AVON – University of Maine at Farmington students assisted The Department of Marine Resources in planting 15,000 Atlantic salmon eggs on Wednesday morning; the Sandy River in the past has always had a healthy Atlantic salmon population according to Maranda Nemeth of The Atlantic Salmon Federation.
“The species in the Sandy have really diminished over the years. Historically the salmon runs used to run in the tens of thousands, but there have been dams…and other [factors] that have caused their decline,” said Nemeth.
Dams have been the major cause of decline in the Atlantic salmon population in Maine.
“One of the big projects we have right now is tackling one of those big problems, mainly dams. So, we’re working to remove the dam in Farmington,” said Nemeth. “We’re hoping to remove that this year.”
A community conversation that started more than three years ago began to take shape last September as the Atlantic Salmon Federation broke ground on the initial stages of dam removal. Built in 1820, the dam was deemed a barrier to the endangered Atlantic salmon by the National Marine Fisheries Service in 2009. By law the town would have either needed to remove the dam completely or construct a passage for the fish to migrate through. The option of the “fish ladder” would not have included any assistance from federal or state funding, and was estimated to cost $750,000. As it stands, the dam will cost $500,000 to remove completely. The project was approved by voters in 2018.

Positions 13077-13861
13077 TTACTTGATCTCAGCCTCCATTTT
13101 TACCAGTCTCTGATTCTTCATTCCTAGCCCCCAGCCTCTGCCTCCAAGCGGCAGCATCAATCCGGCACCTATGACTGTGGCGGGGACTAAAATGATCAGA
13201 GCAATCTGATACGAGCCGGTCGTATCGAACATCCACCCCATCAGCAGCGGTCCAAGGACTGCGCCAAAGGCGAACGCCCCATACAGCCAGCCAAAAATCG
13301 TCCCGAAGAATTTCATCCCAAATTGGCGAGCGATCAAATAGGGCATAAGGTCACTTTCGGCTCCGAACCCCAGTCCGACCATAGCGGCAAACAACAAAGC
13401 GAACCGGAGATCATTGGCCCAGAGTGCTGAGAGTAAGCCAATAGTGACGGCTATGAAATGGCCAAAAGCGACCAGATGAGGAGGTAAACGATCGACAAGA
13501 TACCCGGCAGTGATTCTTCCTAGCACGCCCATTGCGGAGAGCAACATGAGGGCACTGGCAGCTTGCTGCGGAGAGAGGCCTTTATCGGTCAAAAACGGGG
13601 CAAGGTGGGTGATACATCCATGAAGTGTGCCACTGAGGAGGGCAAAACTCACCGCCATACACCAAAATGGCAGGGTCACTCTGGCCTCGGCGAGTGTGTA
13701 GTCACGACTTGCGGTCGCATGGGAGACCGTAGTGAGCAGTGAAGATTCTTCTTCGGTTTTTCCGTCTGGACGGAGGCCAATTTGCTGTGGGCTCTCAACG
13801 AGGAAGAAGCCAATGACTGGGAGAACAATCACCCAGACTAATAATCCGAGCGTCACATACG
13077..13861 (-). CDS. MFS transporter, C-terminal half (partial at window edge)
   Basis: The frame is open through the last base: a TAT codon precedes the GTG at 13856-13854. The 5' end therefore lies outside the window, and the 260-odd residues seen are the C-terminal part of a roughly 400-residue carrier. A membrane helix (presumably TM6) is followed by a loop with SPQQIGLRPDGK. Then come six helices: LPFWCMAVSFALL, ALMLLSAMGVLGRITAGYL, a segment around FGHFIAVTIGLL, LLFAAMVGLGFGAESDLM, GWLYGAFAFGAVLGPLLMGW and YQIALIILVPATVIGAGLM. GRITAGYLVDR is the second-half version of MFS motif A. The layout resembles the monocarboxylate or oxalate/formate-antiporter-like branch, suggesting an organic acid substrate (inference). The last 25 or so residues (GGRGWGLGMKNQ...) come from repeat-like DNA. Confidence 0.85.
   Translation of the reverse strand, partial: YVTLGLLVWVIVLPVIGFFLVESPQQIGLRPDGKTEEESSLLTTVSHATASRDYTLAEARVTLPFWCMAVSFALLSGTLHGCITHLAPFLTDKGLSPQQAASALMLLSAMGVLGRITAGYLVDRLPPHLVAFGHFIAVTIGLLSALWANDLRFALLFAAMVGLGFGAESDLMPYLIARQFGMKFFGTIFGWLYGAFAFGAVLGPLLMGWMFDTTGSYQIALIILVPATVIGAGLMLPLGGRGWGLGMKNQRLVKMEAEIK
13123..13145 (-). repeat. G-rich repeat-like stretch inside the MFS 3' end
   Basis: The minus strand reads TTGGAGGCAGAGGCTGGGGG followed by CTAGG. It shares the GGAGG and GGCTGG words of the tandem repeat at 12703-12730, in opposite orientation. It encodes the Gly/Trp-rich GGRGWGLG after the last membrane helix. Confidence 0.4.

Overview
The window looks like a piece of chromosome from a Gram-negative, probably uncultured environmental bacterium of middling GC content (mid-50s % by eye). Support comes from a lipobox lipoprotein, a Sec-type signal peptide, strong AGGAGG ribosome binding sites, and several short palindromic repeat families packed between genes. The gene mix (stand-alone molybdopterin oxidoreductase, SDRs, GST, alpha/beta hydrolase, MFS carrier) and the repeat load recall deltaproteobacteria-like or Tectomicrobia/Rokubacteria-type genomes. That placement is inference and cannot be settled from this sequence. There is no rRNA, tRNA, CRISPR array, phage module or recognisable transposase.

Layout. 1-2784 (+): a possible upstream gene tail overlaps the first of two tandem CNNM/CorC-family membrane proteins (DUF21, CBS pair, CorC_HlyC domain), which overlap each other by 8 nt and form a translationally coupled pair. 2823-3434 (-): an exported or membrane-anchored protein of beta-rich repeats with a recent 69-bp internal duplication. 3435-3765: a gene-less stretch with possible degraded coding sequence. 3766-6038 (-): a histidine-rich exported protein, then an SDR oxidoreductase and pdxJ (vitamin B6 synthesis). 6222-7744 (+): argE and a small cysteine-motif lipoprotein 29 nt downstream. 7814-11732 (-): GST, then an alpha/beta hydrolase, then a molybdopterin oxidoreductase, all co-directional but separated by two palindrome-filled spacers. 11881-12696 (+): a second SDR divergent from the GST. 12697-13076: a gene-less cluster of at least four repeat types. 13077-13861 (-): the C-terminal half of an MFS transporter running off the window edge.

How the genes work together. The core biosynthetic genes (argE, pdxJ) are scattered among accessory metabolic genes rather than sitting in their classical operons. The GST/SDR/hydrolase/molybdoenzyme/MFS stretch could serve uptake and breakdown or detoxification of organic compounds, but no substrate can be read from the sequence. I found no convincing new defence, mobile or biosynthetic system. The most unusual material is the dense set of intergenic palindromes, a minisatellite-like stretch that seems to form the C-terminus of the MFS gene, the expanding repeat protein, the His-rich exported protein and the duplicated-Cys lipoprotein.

This is the third year that Prentiss has taught the class, Natural History of the Maine Watershed. Though nervous that the trip wouldn’t be possible because of strict regulations due to COVID-19, Prentiss was able to obtain special permission.
Despite the obstacles presented by COVID-19 and the fact that the field trip was optional, eight out of 10 students (all non-science majors) still rose out of bed to stand in cold water at 10 a.m. in the morning.
The students assisted in planting cones in the gravel layer of the stream using a tool that ejects water to dig a small hole for the eggs to nestle into. This simulates the kind of hole a female salmon would dig, but in the wild they can be much larger.
“They can be up to nine feet long by three and a half or four feet wide. They’re huge depressions,” said Cassidy Bigos of the Department of Marine Resources.
Lauren Preis, a transfer student from the University of Southern Maine took part in dishing out eggs into the planted cones, but this isn’t her first time getting into the water.
“At my parents house we lived by a river, and when it was warmer outside I would go to the river everyday and watch for fish and count the frogs and stuff. I think it’s really interesting to take part in a biological process with my own hands,” said Preis.
The Salmon eggs, which are fertilized in November, won’t hatch until early summer, but they will have a higher emergence rate than wild Atlantic salmon.
“They’ll stay in the ground for a couple months and hopefully late may early June we’ll have some emergence. We got 17 percent out of the gravel before, which doesn’t like a whole lot but if you look at wild Atlantic salmon typically they’re at 10 percent emergence,” said Jennifer Noll, a research scientist from the Department of Marine Resources.
Many of the students who participated in planting cones and placing eggs felt that what they were doing was important. Political science major, Malcolm Langner felt like the work was essential.
“The major reason why North Atlantic salmon are going extinct is because of us. The least we can do is to try and help them recover,” said Langner.